Examples of Risk Appetite Statements

USAID has a thorough risk statement that is worth reading as a primer for what an extensive appetite statement can encompass. For example, from the 2018 statement:

“We have a MEDIUM risk appetite with regard to: Implementing long-term strategic focus in our country programs. We will set priorities and implement long-term strategic focus in our country programs based on rigorous analysis and collaboration with key stakeholders to achieve more effective results. We will also continually balance this with our obligation to implement initiatives, directives and/or priorities from Congress and the interagency not foreseen during the strategy development process.”

In this example, the agency clearly states the level of risk appetite for a specific instance. You can see in the document itself how the agency breaks down associated risks for each category, including mitigation techniques for those smaller subcategories.

Another example of a risk appetite statement comes from the Office of the Comptroller of the Currency (OCC), a regulator for retail and community banks in the United States:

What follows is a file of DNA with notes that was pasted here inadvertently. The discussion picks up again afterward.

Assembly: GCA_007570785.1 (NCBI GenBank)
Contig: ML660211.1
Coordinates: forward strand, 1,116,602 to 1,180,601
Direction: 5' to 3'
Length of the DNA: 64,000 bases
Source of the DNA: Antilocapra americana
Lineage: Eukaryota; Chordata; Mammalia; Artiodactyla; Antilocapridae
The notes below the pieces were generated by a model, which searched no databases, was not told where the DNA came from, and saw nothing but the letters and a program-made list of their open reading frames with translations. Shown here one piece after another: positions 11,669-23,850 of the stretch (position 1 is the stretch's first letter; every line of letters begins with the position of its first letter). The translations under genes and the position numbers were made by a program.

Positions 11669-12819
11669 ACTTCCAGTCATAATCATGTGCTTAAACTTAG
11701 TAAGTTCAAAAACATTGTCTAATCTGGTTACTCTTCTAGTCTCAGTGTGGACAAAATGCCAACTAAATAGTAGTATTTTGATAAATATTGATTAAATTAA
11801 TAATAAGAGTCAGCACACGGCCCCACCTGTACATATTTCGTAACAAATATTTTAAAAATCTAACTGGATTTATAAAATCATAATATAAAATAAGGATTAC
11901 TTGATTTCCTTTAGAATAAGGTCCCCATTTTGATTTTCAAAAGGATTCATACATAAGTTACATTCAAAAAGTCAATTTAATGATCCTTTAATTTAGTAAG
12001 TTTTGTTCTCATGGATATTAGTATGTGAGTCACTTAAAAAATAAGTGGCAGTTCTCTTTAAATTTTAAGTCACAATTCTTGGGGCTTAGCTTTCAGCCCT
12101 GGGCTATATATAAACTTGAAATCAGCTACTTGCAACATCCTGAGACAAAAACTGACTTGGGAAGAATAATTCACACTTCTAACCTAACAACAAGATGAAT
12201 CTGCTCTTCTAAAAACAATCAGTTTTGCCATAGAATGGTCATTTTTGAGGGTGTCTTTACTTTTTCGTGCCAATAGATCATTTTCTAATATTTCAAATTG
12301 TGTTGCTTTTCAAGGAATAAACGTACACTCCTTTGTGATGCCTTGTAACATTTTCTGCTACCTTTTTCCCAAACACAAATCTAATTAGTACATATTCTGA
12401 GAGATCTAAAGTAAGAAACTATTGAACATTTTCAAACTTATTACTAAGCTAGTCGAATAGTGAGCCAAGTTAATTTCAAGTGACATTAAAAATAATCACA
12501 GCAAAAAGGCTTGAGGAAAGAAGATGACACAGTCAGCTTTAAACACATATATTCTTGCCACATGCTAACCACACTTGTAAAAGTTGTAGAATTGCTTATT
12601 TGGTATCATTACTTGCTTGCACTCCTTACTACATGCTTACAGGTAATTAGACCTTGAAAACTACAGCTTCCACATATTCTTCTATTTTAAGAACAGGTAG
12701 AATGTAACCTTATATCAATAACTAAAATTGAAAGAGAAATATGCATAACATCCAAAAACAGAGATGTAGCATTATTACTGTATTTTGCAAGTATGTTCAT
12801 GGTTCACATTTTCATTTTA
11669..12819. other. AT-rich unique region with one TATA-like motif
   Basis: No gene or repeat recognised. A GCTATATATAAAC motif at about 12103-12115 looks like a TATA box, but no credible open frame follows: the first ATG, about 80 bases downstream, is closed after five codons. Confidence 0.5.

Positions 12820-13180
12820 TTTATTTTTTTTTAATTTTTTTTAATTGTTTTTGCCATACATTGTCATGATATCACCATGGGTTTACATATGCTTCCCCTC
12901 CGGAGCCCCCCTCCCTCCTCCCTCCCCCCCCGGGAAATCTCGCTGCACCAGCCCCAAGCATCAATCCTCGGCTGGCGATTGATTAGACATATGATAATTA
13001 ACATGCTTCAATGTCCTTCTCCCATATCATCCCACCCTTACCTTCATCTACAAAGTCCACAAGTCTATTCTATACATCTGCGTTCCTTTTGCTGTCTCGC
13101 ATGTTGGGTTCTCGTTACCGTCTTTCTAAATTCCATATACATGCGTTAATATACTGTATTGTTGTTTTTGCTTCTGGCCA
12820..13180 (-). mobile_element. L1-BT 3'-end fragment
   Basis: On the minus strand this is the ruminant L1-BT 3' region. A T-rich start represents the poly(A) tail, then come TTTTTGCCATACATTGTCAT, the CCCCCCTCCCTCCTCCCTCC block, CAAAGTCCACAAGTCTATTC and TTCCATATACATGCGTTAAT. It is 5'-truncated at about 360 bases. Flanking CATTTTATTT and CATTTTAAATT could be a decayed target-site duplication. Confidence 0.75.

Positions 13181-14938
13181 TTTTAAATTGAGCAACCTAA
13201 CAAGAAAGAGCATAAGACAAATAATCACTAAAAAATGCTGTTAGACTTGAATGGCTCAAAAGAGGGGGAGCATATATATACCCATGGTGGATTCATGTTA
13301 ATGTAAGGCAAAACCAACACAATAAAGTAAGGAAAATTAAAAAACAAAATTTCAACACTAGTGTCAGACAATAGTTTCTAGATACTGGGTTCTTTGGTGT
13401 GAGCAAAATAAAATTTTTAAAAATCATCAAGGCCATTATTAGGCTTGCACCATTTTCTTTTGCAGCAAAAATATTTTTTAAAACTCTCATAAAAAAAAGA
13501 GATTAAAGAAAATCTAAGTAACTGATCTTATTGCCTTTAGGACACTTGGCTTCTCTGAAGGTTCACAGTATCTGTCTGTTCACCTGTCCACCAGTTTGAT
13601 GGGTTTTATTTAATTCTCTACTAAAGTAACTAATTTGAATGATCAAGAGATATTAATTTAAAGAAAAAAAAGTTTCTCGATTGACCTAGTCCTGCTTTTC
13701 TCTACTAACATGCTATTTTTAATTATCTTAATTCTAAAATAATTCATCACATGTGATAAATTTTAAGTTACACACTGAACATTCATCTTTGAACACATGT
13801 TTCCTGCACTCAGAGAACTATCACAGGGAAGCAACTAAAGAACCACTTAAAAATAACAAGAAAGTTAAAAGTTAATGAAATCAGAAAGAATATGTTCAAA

“The OCC has no appetite for unauthorized access to systems and confidential data, and will maintain strong controls to mitigate external threats against its technology infrastructure. The OCC has a low appetite for losing continuity of business operations stemming from unreliable telecommunications or system availability. Business resiliency planning and execution must be aligned with strategic objectives. The OCC has a moderate appetite for innovative technology solutions to meet user demands in a rapidly changing environment. The agency will exercise appropriate governance and discipline when considering and adopting new technology.”

Note in this example how it’s possible to have “no appetite” for a certain type of risk. In this instance, it makes sense that an organization dedicated to ensuring the safety and security of financial institutions doesn’t want to take any chances with information systems and confidential data.

On the other hand, the OCC is willing to take some risks to develop improved systems and to try innovative technology to meet user demand. Its mitigation technique for this moderate appetite is to think through decisions for new programs via their organization’s governance.

ZenGRC and Your Risk Appetite Statement

Risk-taking is a key part of success for many businesses, and is not something to be avoided. That does not mean you have to tolerate an amount of risk beyond your decided acceptable levels.

You can maintain a healthy, regular cybersecurity routine via the ZenGRC. You’ll have access to seamless data flows in one enterprise risk management dashboard, allowing you to monitor changes and quickly export data on new potential threats. A tool like ZenGRC makes maintaining a living risk appetite statement that much simpler.

Learn more by requesting a demo today.

How to Calculate Risk Appetite
and Risk Tolerance